As Watson reflects on the 50th anniversary of the mission, he is proud of his work and the opportunity granted to forge an unwavering legacy. He is indebted to his alma mater, Southern University, for affording him this opportunity and being a “bridge over troubled water” for Black students.

    By Jasmine D. Hunter
    Contributing Writer

    Read more »
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    Grambling State launches new dining program with Magic Johnson’s Sodexo Magic

    Grambling State University announced the launch of a long-term partnership with a new dining service provider SodexoMAGIC. The new agreement will deliver $6.7 million in facility renovations, new major-brand quick-serve restaurants, and 24-hour dining.

    “The best part of our new program is that we, as students, are driving the design,” said Steven Wilson, rising senior and President of the University’s Student Government Association. “I’m grateful to President Gallot and the entire administration for how they’ve helped turn our comments, emails, and surveys into an experience that supports all of our students.”
    Grambling State Partners with SodexoMAGIC

    The University’s partnership comes as a result of a collaborative RFP process where students, faculty and staff weighed in on proposals from America’s leading dining service providers. The winning finalist, SodexoMAGIC, is well known for its chairman, NBA legend Earvin “Magic” Johnson, and its service to universities and corporate clients that include Delta Airlines, the Walt Disney Company, the Federal Reserve Bank, and Toyota.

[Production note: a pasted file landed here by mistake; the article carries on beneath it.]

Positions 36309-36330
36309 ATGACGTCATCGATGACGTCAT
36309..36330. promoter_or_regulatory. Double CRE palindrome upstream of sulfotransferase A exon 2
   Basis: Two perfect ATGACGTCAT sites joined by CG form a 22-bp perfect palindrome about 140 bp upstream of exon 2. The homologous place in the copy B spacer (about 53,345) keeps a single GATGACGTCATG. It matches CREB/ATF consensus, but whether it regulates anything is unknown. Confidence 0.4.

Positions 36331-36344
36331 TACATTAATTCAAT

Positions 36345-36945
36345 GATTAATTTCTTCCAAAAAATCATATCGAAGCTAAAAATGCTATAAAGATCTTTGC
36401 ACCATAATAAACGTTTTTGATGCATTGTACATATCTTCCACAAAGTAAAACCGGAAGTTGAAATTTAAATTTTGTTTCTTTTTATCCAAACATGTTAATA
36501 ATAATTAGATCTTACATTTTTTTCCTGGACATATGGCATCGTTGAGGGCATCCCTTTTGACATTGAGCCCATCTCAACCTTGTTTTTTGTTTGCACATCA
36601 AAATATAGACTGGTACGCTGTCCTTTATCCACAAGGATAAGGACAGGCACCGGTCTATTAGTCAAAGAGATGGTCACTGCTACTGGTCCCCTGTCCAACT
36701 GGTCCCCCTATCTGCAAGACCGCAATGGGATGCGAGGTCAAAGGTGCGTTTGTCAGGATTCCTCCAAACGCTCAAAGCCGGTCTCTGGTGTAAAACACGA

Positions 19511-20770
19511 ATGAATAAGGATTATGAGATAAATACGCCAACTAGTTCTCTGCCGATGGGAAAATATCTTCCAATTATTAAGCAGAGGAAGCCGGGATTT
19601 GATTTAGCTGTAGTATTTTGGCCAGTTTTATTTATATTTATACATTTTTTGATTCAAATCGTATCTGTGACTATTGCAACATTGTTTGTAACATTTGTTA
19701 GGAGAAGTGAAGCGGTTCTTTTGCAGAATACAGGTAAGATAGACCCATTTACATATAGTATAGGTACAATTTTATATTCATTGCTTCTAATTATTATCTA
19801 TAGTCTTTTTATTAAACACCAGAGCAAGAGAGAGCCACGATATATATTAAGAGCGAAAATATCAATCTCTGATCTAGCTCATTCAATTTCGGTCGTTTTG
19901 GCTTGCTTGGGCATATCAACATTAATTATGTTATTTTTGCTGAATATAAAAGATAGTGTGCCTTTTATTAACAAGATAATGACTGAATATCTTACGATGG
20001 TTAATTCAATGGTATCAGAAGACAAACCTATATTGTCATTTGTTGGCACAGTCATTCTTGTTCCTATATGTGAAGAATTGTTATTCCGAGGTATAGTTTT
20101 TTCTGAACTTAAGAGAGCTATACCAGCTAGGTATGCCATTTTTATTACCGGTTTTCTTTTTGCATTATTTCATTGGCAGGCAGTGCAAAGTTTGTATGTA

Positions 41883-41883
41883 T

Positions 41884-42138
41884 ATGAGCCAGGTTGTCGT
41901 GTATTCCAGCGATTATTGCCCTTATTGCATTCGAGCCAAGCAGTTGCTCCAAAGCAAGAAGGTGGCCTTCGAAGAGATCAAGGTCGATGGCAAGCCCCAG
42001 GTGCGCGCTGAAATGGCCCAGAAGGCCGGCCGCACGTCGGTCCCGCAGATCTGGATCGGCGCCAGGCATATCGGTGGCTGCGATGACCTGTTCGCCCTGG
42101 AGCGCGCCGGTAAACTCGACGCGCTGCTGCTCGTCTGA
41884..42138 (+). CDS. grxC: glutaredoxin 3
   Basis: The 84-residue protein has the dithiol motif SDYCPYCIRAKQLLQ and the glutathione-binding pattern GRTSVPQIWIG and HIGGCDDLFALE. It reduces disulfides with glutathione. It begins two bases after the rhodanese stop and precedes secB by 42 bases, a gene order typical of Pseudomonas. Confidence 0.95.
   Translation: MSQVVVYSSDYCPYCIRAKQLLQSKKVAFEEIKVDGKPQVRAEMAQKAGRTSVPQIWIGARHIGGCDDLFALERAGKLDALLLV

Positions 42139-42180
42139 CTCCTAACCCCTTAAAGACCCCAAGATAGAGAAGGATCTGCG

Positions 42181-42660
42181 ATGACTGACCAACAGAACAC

“This agreement is a great example of what is possible when Universities put our students first,” said Rick Gallot, President of Grambling State. “We are fortunate to collaborate with a partner, like SodexoMAGIC who understands the holistic needs of our students.”

    The partnership will include a two-year overhaul of campus dining facilities and the launch of new program features that include:

    • New menus overseen by Chef G. Garvin, nationally acclaimed TV host, author, and NAACP Image Award winner
    • A New mobile app feature for ordering takeout and made-to-order items
    • Allergen-friendly meal programs to support vegetarians and other specialized dietary needs.

    The deal connects SodexoMAGIC and the University for a five-year partnership that will yield a $51 million return on investment and includes a five-year option to renew.

    “We are proud to partner with the Grambling State community and excited about investing in the students,” said Earvin “Magic” Johnson, NBA hall of famer and chairman of SodexoMAGIC. “My team is committed to providing excellent service that the Grambling students, staff, and community deserve so they can continue leading efforts to change the world in sports, technology, and in business.”

    Read more »
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    Teens earn Emergency Medical Responder Certification

    Urban Restoration Enhancement Corporation presented the 2019 graduating class of the College & Career Ready Emergency Medical Responder  Institute. The graduates, all Baton Rouge area high school students, obtained Emergency Medical Responder certification upon their successful completion of the 10-week EMR Institute.
    UREC’s 2019 College & Career Ready EMR Institute graduates are:
    • Adrianna Brown (Valedictorian)
    • Bridget Calhoun
    • Alexus Maiden
    • Leah Ruffin
    • Abria Scott
    • Aisha Smith
    UREC’s College & Career Ready EMR Institute prepares students attending high schools in Baton Rouge for careers in the medical field, while providing a pathway to industry-based certification. During the institute, scholars learned life-saving skills such as CPR, how to detect vital signs, trauma response and injury care management under the instruction of Bob Brankline with the East Baton Rouge Parish School’s Career and Technical Education Center (CTEC).
    Throughout the institute, scholars participated in lecture-based instruction at Southern University School of Nursing and hands-on, skills-based instruction at CTEC. Scholars also participated in work site visits with the Mayor’s Office of Homeland Security (Red Stick Ready), Baton Rouge General Mid-City, ExxonMobil, Baton Rouge EMS & 911 Operations, Baton Rouge Fire Department, and Franciscan Missionaries of Our Lady University (Fran U).